Friday, August 28, 2015

There is nothing more beautiful than Shakshuka.  Just take a moment and take it all in.  Shakshuka can be a delightful brunch, as Aarti prefers, or it is just as well a breakfast for dinner to captivate hearts.
This dish is what I so lovingly refer to as the Middle Eastern huevos rancheros.  Aaron loves huevos rancheros so much, so I must begrudgingly prepare it from time to time.  I am not really into it, truth be told.  Shakshuka, though.  Next level stuff, people.
I think people get the wrong idea about Indian food and that it is way too heat spicy for their palate.  Thus far in my cooking adventure I have yet to have anything cross the threshold of too hot to handle (and I am a mild gal, all the way).  This dish is yet another that elevates the simple egg into a near Nirvana-esque plate of food.
Aarti suggests serving this with crusty bread that you've rubbed with a clove of garlic, but we went with the world class naan from Trader Joe's frozen section.  It is the best ever.    

You will need:
1/4 cup olive oil*
1/2 TSP cumin seeds
1 small cinnamon stick
1 large yellow onion, sliced 3/8 in thick
1 fennel bulb, out leaves removed, fronds reserved - bulb sliced 3/8 inch thick
kosher salt
1 red bell pepper, sliced 3/8 in thick
1/4 TSP red pepper flakes (more or less to taste)
1/4 TSP turmeric
2 TSP granulated sugar
4 cups diced ripe tomatoes
small handful of roughly chopped parsley, plus more for garnish
5 or 6 large eggs
1 3oz block of feta cheese (in brine is best)
crusty bread, toasted (or naan)

*Aarti's recipe lists extra virgin olive oil, but I learned a while ago that you shouldn't cook with extra virgin olive oil.  It is so refined that it will smoke (burn) without much heat at all.  This oil is best reserved for salad dressings, or a dip for bread, but not anything that involves high heat.  Regular olive oil, like the Italians use, is the proper olive oil for cooking.
Heat the oil over medium heat in a heavy bottomed skillet.  When oil is hot and shimmering toss in the cumin seeds and cinnamon stick.  Only let these sizzle for a few seconds, then add your fennel and onion.  Add about 1.2 TSP of salt, and stir to coat everything in the oil.  Reduce the heat to low and simmer around 10 minutes until onions are light brown, stirring every few minutes so nothing burns or sticks.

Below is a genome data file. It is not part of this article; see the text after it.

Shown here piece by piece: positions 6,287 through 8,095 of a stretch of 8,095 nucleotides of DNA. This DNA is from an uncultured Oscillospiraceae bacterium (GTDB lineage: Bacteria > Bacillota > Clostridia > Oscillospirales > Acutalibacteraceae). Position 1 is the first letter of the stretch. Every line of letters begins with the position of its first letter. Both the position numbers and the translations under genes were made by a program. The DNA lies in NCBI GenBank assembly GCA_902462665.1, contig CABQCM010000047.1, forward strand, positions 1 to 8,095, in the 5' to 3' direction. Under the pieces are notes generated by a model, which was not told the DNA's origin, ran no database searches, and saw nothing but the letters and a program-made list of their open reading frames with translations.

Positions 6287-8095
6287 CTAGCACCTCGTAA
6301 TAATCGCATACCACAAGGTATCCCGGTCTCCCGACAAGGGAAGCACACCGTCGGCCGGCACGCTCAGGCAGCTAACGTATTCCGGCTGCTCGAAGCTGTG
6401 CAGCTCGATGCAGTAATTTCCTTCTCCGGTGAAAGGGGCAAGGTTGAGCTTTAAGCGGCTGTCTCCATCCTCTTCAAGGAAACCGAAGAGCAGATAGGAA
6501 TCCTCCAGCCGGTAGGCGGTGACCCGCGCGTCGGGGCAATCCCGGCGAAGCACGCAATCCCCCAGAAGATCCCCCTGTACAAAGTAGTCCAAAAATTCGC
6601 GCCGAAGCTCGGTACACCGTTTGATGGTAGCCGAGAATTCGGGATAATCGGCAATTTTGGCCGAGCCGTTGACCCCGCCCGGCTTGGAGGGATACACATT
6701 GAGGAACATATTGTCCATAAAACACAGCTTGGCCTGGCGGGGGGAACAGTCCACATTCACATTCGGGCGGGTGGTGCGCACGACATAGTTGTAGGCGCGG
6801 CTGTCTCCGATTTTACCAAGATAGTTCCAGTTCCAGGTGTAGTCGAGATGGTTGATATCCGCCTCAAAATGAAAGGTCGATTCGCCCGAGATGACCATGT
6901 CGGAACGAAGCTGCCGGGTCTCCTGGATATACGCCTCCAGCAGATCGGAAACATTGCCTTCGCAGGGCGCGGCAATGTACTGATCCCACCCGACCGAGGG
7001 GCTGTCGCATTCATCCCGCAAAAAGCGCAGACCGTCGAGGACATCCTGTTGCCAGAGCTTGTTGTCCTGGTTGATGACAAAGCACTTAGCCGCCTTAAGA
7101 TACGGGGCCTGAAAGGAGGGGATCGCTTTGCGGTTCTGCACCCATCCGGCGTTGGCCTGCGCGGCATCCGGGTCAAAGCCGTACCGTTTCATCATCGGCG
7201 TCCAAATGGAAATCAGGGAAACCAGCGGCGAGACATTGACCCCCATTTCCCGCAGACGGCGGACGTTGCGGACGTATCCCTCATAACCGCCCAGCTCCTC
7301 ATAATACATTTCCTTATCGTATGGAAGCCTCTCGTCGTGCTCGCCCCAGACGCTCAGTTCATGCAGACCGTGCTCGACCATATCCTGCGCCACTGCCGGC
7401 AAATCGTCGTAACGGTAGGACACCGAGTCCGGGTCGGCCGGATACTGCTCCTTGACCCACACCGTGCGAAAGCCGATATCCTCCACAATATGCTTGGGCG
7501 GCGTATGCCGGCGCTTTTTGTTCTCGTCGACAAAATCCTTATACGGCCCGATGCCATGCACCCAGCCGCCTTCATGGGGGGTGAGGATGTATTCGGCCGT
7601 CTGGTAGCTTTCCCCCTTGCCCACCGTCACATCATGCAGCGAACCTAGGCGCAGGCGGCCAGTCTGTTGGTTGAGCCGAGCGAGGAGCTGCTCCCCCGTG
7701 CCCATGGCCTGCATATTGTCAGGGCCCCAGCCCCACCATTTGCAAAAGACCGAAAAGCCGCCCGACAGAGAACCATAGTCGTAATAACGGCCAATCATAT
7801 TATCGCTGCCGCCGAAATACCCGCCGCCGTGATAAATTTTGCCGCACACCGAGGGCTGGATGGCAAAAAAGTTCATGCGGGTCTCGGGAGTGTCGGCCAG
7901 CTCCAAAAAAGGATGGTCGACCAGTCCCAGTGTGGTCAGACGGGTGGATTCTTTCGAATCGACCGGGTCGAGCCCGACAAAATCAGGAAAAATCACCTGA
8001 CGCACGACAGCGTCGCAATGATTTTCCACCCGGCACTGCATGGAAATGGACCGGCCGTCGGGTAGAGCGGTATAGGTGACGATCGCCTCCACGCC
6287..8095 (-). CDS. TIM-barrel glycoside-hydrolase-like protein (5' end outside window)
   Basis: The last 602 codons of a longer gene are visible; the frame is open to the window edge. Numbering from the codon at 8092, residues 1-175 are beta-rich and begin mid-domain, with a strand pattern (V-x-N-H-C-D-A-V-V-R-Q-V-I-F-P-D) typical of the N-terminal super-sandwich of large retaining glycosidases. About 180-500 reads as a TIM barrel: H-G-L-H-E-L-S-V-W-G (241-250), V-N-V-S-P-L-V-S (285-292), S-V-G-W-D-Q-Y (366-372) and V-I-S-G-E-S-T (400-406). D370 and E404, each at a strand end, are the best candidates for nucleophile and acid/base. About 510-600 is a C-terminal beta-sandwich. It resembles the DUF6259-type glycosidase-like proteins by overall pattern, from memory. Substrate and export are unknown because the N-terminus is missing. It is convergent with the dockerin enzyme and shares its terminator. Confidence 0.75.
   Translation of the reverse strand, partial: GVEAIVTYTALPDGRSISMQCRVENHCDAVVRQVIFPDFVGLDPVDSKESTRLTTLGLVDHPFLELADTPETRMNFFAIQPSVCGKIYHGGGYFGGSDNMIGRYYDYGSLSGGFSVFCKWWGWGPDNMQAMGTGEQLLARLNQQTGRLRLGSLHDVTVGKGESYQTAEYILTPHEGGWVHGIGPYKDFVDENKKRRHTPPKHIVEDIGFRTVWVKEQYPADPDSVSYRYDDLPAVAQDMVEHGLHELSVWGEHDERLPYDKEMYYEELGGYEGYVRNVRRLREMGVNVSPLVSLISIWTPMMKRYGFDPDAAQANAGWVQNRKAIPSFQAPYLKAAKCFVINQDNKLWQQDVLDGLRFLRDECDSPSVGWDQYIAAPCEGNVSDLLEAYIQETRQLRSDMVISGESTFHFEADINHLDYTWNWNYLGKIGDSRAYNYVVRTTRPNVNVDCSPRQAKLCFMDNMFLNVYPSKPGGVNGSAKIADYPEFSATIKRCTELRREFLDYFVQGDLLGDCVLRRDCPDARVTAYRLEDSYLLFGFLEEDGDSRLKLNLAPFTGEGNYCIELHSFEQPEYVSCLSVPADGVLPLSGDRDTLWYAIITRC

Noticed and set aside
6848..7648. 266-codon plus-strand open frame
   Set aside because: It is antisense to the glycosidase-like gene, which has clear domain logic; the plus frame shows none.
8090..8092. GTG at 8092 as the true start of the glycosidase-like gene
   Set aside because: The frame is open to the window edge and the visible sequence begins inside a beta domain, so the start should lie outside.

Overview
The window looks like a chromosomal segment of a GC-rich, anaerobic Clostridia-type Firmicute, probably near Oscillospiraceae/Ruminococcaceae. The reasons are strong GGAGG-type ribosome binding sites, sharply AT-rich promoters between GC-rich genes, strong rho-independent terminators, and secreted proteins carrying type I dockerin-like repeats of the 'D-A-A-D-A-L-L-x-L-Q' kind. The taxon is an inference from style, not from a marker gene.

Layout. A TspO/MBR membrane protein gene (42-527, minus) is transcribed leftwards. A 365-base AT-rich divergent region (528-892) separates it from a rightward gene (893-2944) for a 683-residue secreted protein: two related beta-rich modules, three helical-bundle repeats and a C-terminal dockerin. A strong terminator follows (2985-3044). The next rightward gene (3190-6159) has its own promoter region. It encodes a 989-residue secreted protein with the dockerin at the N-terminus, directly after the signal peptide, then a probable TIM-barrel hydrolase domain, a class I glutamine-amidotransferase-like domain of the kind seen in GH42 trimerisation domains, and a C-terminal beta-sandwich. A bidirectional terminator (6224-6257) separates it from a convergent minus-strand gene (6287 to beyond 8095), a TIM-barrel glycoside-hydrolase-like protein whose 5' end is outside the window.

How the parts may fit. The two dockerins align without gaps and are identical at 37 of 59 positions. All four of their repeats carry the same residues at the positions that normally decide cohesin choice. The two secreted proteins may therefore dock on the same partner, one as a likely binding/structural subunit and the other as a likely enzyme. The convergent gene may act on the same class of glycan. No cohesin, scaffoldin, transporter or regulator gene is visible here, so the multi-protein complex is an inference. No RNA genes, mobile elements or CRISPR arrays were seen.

Once your onions are a gorgeous light brown color, add the bell pepper, red pepper flakes, turmeric and sugar.  Crank the heat back up to medium and saute until bell peppers are soft and get slightly browned. This should take around five minutes.
Next add the tomatoes, parsley and some of the reserved fennel fronds and another 1/2 TSP of salt.  Reduce the heat to low again, and allow to simmer for another 15 minutes until the texture resembles stew.  Feel free to add water if the mixture gets too thick.
After 15 minutes of simmering, do a flavor check.  Add more salt, pepper or red chili flakes to get the taste just as you like it.
Now time for the eggs.  With a spoon, make 5-6 little indents in the sauce- one for each egg.  Carefully break an egg into each one, working quickly.  If you aren't the best at cracking eggs, crack them into a bowl first, then remove any shells that get in there and easily transfer the egg into the indentation in the sauce.  
Break the feta cheese into crumbles and sprinkle over the mixture - but not onto the eggs.  Cover the pan and heat for 5-8 minutes until the eggs are cooked through.  Ideally the yolks will be a tad runny so that beautiful yolk runs through the spicy tomato mixture when you eat. 
When the eggs are heated through remove the cinnamon stick, and garnish with remaining fennel fronds and parsley. Then bask in the wonder of your most glorious creation.  

1 comment:

  1. I've been wanting to make something very like this because I've been craving eggs. I'll keep this in mind.